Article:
Effect of Carbon on Nano-Crystallization in Steel during Mechanical Milling Treatment

Hideyuki Hidaka, Kenji Kawasaki, Toshihiro Tsuchiyama, Setuo Takaki

研究成果: ジャーナルへの寄稿記事

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Mechanical milling (MM) treatment of metallic powder is suitable for fabricating nano-crystallized materials, because milling action by steel balls enables to give a huge amount of strain with multi-directional plastic deformation to powder particles. In this study, effect of carbon on the grain refining behavior during MM treatment was investigated in high purity iron material and Fe-C materials. The powder used in this study is electrolytic pure (9 ppmC) iron and cementite (6.2 mass%C) powder particles. The powders are mixed to set the chemical composition to be Fe-(0-2)mass%C. The mixed powder is subjected to MM treatment for various times (3.6-360 ks) and then microstructure was examined by means of X-ray diffractometry, TEM observation. With MM treatment, cementite decomposes into ferrite matrix and ferritic single structure is obtained after 360 ks MM treatment. On the other hand, microstructure of ferrite develops from dislocation cells structure to fine-grained structure through dynamic continuous recrystallization (DCR). The grain size is reduced gradually with MM treatment. However the grain size after reaching steady state is different between high purity iron and Fe-C materials. The grain size after 360 ks MM treatment decreases with increasing carbon content, and nano-crystallized structure with about 15 nm grain size was obtained in the Fe-0.8 mass%C. This indicates that carbon addition enhances grain refining and is necessary for nano-crystallization by severe plastic deformation. Considering the interaction between carbon atoms and dislocations, carbon addition would assist the increment of stored dislocations which contributes to DCR. This results in the effectiveness for the formation of nano-crystallized structure in carbon added iron.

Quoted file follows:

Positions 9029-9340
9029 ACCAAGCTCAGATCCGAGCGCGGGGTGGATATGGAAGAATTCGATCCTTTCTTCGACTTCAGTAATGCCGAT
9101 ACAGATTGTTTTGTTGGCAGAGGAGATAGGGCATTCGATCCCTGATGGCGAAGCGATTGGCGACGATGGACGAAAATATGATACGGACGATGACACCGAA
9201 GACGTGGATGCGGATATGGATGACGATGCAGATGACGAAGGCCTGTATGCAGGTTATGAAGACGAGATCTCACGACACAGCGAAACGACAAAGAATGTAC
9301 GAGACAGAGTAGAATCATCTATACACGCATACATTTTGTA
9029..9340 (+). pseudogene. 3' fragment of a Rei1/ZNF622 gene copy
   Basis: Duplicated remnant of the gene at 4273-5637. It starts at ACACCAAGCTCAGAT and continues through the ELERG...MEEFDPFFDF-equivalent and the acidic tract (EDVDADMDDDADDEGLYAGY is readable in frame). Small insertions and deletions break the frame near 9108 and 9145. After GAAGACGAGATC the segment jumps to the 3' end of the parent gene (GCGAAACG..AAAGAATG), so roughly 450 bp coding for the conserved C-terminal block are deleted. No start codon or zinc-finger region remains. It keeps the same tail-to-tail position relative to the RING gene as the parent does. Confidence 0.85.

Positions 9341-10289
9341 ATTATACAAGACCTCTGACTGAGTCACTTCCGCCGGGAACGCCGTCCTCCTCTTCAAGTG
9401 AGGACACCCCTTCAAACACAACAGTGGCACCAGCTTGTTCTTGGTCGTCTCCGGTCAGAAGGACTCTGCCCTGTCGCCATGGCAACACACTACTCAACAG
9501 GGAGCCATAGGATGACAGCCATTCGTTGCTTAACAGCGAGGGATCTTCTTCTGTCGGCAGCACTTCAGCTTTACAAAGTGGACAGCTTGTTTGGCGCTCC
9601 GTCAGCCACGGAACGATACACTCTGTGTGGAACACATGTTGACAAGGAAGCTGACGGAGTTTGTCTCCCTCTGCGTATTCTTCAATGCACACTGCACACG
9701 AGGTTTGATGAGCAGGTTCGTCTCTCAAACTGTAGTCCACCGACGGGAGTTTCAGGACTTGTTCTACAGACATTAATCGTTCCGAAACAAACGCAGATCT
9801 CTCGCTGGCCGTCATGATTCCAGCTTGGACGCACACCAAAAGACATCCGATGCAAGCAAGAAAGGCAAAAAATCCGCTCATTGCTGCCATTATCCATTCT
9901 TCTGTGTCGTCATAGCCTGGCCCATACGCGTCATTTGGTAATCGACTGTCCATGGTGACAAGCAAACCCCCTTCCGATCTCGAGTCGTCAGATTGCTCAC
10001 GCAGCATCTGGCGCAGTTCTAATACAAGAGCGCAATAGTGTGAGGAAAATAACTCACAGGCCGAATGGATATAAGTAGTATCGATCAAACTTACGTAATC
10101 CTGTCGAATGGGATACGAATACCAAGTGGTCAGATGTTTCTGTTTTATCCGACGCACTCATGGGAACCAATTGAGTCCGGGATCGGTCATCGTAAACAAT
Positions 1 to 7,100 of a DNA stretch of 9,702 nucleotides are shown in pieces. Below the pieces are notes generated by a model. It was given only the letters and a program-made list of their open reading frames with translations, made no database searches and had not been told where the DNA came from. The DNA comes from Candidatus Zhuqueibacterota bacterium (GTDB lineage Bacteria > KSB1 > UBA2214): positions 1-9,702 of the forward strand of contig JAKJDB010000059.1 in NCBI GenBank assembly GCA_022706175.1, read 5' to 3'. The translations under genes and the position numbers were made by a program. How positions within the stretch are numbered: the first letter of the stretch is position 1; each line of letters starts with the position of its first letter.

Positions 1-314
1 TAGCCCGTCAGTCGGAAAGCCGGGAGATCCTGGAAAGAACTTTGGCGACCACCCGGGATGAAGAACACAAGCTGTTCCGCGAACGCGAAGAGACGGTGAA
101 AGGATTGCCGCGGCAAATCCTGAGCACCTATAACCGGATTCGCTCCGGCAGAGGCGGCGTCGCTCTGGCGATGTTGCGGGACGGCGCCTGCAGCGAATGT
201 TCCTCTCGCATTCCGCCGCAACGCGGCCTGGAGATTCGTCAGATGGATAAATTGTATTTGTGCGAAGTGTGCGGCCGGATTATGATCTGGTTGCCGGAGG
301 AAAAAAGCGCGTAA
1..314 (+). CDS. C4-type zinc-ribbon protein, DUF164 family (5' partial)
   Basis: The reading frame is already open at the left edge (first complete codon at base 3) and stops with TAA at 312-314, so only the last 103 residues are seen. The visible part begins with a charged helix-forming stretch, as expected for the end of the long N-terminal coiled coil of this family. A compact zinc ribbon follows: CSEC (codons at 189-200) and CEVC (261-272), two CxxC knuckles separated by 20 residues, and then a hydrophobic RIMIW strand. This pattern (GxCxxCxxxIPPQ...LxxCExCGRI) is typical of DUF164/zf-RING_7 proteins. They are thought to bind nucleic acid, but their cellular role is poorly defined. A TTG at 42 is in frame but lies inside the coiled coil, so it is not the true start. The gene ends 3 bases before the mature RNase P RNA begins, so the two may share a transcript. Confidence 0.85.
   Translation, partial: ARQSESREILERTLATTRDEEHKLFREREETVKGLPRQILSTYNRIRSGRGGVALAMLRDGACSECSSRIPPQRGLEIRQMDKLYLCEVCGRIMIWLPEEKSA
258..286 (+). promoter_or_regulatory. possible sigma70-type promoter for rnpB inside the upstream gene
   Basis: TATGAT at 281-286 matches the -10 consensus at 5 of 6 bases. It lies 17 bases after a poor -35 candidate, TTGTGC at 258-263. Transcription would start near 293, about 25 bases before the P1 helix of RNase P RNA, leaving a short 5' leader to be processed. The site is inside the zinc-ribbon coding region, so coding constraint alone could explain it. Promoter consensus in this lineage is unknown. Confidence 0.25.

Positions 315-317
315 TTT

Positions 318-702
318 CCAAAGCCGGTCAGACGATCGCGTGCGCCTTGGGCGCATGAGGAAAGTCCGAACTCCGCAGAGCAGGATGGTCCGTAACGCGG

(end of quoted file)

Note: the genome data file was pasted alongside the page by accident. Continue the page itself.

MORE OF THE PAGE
元の言語英語
ページ(範囲)1912-1918
ページ数7
ジャーナルMaterials Transactions
44
発行部数10
DOI
出版物ステータス出版済み - 10 2003

    フィンガープリント

All Science Journal Classification (ASJC) codes

  • Materials Science(all)
  • Condensed Matter Physics
  • Mechanics of Materials
  • Mechanical Engineering

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